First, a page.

As we gather centuries after the struggle began, some 52 years after Dr. King’s death, we recognize that we have not yet reached the mountaintop. We do not yet enjoy peace, harmony and justice. Oh, to be sure, we have come far over these last decades, further than many thought possible. But as a nation and as a world, we are still struggling with injustice, with hatred, with racism, with discrimination, with structures of society that perpetuate division and inequality. We have heard the names of the last few months: George Floyd, Breanna Taylor, Michael Lorenzo Dean, Eric Reason, Jacob Blake. Those names continue a list that includes Emmitt Till and Elton Hayes and Tamir Rice and Natasha McKenna and Eric Garner and Philando Castile, and so many others over the centuries. We can understand the anger and frustration of so many people of good will who just want this hatred and violence to stop, who just want the inalienable rights cited in the Declaration of Independence – life, liberty and the pursuit of happiness – to be fulfilled. But the road to achieving those goals still seems long and hard. Do we give up and bemoan the lack of progress? Do we get angry and turn to hatred and violence? Do we surrender and abandon the progress that has been made? Today’s gospel, I suggest, is meant to offer us a blueprint for the struggle, for the Christian life.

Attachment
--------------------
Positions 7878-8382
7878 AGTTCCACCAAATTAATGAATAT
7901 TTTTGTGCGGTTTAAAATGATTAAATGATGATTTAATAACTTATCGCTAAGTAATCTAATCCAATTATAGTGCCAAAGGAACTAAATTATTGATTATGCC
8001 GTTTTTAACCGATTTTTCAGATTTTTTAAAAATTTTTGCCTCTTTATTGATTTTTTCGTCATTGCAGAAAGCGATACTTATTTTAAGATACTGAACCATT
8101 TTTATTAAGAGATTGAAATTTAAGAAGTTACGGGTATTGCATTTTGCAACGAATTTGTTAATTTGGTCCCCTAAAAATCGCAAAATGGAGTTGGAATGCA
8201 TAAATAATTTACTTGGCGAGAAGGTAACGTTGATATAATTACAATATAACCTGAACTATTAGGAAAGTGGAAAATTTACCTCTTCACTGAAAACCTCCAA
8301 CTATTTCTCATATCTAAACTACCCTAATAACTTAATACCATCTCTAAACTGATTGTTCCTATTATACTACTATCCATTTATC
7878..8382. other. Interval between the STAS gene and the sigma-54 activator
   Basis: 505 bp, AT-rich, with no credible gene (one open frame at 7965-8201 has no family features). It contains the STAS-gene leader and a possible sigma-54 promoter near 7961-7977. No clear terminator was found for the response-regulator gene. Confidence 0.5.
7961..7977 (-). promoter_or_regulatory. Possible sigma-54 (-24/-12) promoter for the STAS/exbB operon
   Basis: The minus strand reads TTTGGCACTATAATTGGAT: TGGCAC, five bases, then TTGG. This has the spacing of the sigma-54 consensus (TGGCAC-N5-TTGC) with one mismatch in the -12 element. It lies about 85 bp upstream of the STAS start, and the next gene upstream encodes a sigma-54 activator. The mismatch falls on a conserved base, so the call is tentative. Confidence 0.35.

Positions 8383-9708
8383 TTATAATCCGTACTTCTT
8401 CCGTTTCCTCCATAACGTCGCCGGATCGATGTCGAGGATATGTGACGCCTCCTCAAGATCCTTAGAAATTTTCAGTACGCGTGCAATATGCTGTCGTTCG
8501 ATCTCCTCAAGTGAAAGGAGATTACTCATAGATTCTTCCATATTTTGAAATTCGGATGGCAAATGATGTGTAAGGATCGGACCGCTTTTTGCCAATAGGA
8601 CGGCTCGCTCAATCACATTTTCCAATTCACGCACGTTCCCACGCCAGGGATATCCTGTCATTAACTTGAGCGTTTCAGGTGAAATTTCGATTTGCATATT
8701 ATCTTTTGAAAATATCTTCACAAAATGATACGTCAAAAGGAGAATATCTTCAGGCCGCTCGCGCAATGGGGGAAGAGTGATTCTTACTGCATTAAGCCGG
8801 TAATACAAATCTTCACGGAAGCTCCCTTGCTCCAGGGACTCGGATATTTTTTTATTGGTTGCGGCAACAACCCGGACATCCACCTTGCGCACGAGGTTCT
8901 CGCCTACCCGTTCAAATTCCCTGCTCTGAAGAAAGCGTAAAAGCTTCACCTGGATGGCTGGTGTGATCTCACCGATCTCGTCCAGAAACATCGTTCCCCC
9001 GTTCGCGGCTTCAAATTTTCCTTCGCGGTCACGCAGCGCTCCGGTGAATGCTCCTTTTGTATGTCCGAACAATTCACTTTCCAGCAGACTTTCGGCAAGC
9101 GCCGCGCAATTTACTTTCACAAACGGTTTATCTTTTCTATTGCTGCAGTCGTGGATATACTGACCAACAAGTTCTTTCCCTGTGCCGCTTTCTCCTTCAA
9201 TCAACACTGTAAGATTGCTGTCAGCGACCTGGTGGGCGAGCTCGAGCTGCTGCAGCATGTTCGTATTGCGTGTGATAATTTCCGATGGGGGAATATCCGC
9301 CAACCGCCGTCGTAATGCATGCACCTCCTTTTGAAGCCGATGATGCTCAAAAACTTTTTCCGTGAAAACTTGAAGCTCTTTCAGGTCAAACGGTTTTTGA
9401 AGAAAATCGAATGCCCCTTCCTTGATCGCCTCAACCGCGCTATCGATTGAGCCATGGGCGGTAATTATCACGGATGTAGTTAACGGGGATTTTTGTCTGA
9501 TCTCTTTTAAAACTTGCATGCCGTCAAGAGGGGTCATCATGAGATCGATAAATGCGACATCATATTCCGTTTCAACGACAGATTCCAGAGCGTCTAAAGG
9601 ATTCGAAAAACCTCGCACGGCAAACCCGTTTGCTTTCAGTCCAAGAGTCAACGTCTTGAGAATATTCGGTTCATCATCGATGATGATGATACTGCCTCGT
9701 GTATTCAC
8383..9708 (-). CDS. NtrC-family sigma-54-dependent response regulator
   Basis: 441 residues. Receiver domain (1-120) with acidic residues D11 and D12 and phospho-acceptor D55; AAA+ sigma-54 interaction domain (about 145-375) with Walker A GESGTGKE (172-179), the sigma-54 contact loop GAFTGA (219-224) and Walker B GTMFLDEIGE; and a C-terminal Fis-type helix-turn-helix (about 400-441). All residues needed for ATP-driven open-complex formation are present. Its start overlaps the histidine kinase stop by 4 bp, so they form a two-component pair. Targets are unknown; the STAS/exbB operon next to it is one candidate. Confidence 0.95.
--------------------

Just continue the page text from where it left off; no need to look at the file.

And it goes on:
Over these last two weeks, as we sought to put our lives back together after the damage and power outages caused by Hurricane Laura, we have watched a lot of people do exactly what this gospel calls for – feeding the hungry, giving drink to the thirsty, clothing the naked, welcoming the stranger. Sometimes, we added our own charitable hands and voices to those who were busy with these acts of mercy. And sometimes, especially in those early hours and days, we were the ones who were grateful to receive this food, this water, this welcome. Maybe help came from an organization – some governmental entity or church or charity. Maybe it came from the neighbor next door who shared his food with us or who got power before we did and allowed us to plug in an appliance or two. Over these past two weeks, or over the course of our lives, all of us have both engaged in acts of charity and many of us have been the grateful recipients of the charity of others. And while this pandemic continues, or when the next hurricane hits, we will remember to be charitable, to be compassionate again. But sisters and brothers, this gospel does not have an expiration date. We are not asked to feed the hungry once in a while, to welcome certain strangers who look like us, to remember those without clothing only when our closets get too full to accommodate our latest purchases. The work of Matthew Chapter 25 is our primary task. We are called to be compassionate, to be charitable, to work for justice and peace at all times. We are called to recognize Christ in one another.